My name is Kay. I was born in Burma, but spent most of my life in a refugee camp. My family is one of the minorities that the Myanmar military persecuted. Led by a succession of strongmen, they burned our homes and forced us to flee our country because we are not in the dominant ethnic group.
Hundreds of thousands of us sought asylum in Thailand, and although we were safer in the camps, conditions were very poor. We had few freedoms, limited opportunities for education or work, and little hope of returning to our villages and way of life.
I am one of the lucky ones, though. I was in the refugee camps for 11 years when my application to relocate to the United States under UN and U.S. government programs was granted. To this day, I am immensely grateful to this country. For its humanity, its compassion, and its generosity.
There are many who have been in the camps for much longer, some close to 20 years. I ache for them because I know their despair. I understand their fears for their children who face discrimination and joblessness for their entire lives. I know what it is like to have no rights, no voice, no path out of poverty. The sense of hopelessness can be overwhelming, even with faith at your side.
Here in the United States, I just voted for the first time in my 31 years. After 9 years of working and paying taxes, and weeks of studying the U.S. constitution and all of its amendments, I took a test and passed, then stood with hundreds of other new Americans and pledged my allegiance to this country. I was proud, emotional, and ready to accept not only the freedoms but also the responsibilities of citizenship.
The simple act of casting a vote so that your voice can be heard is extraordinary. I listened to the arguments, watched some of the debates, and talked with others. Then I made up my mind, registered, and voted. I did what so many around the world admire about America – participated in a democratic process to elect our leaders. Without tanks rolling, thugs in my home, or laws blocking me. Mine was only one vote among many millions, but as Aung San Suu Kyi said, “even one voice can be heard loudly all over the world.” I believe she is right.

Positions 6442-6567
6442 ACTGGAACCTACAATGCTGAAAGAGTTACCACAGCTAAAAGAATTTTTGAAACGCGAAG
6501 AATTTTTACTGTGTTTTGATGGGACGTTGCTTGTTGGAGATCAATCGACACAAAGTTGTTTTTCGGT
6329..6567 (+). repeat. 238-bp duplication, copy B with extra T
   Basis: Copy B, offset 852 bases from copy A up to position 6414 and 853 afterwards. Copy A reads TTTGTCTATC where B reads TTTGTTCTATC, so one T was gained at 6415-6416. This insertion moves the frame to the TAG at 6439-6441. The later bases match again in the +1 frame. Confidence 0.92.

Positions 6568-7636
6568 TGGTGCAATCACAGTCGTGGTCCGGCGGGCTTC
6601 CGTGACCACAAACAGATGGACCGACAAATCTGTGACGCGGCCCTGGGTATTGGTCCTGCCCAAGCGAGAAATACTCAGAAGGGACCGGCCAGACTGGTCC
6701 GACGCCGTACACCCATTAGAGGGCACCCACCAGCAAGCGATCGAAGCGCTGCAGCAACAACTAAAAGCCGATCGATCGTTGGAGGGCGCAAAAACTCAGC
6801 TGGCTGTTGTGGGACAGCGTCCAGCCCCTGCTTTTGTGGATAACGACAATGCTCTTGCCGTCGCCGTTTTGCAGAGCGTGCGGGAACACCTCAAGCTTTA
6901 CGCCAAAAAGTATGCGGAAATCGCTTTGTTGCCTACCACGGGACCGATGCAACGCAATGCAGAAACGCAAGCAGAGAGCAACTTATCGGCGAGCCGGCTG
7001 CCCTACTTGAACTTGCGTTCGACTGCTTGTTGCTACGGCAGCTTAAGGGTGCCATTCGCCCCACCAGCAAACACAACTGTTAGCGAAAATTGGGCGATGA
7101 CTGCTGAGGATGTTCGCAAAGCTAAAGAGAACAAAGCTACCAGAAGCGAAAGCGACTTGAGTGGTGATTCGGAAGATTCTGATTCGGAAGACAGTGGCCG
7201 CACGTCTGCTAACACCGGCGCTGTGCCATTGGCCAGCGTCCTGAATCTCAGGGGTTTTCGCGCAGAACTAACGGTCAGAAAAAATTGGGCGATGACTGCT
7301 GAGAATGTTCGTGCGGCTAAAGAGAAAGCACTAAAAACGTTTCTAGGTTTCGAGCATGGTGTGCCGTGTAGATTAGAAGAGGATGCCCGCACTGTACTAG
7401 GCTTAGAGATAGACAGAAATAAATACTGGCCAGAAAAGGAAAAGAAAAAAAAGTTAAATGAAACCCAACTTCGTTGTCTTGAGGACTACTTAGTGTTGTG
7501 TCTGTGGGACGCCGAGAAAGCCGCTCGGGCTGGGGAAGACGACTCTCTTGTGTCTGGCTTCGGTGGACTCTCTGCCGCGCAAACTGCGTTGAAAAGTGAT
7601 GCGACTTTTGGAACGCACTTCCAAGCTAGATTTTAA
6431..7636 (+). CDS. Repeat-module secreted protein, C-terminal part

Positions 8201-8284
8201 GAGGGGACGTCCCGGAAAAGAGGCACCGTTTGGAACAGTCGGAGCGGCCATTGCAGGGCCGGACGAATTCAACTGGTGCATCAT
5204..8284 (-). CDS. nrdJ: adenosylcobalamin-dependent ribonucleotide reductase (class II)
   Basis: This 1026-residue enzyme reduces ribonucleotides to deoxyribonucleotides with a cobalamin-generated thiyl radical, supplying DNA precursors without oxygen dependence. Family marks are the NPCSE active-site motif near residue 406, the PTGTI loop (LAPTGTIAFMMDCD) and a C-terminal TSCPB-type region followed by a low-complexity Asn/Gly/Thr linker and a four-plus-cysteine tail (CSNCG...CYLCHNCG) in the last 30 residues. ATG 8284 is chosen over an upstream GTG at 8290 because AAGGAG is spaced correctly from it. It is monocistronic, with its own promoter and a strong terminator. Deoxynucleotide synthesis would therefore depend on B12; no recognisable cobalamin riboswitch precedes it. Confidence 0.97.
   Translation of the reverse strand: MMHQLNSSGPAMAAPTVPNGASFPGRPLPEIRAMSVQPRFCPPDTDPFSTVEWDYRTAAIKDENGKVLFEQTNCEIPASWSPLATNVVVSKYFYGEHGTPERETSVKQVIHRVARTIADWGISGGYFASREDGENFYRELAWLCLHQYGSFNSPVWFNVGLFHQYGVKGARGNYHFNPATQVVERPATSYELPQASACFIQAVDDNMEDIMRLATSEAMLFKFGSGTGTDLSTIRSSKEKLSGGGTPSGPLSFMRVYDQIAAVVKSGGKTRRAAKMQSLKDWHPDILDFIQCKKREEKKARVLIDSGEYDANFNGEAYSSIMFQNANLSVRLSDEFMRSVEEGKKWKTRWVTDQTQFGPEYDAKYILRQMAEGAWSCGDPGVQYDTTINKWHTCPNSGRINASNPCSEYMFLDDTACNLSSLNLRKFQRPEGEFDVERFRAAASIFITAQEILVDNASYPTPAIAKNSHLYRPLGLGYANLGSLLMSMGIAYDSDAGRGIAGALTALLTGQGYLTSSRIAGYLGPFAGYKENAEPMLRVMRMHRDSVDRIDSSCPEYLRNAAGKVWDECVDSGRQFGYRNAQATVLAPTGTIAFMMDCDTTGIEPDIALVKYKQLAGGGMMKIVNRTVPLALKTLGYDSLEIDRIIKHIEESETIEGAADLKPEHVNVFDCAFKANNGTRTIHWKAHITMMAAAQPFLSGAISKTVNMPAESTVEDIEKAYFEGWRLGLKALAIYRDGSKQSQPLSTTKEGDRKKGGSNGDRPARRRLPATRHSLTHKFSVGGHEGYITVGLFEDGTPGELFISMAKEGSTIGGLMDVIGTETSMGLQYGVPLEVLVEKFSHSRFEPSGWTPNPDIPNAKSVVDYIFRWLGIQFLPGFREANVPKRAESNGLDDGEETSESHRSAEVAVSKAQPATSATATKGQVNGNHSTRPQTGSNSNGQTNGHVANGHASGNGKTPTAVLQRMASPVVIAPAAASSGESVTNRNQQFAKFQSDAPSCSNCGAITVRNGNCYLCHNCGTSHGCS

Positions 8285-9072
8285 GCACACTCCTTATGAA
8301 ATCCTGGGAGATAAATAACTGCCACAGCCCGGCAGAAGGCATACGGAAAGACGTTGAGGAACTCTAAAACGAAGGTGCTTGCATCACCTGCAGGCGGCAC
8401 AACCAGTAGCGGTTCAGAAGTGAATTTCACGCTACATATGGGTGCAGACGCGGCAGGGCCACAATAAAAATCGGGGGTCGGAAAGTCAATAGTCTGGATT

The next day I was disappointed. The candidate I voted for did not win, but that is not what saddened me most. Only 55% of those who could vote did. Almost half gave up a privilege that a judge had just told me was the most important I would ever exercise as an American.
The electoral college is a mystery to me, no matter how many times it is explained. Apparently it determines who becomes president even when a majority want someone else. And if I understand correctly, the outcome might have been different if more people had gone to the polls.
On the cliffs near where I live and work, anti-black and anti-Jewish graffiti has appeared along with demeaning words about women. I know this is not who we are, whether your family immigrated here 200 years ago or more recently. Americans are a decent people, with compassion and kindness for our neighbors and those less fortunate around the world.
Some say this election was a rebellion and a demand for change. As a Burmese woman, I understand that. My brothers and sisters are fighting for the same right now. But let’s be careful it doesn’t become something much darker, fueled by hate and cruelty. I’ve lived that as well.
#kindness #compassion #peace #gratitude
There is no one named Kay at Prosperity Candle, yet she exists. Hers is the combined voices of the women refugees who work at this small social enterprise, as well as its founders, and the many who embrace our values and commitment to the greater good for this country, the planet, and everyone seeking a brighter future for themselves and their families. Kay’s story and opinions are common to all the refugees here. Thank you for hearing their voices.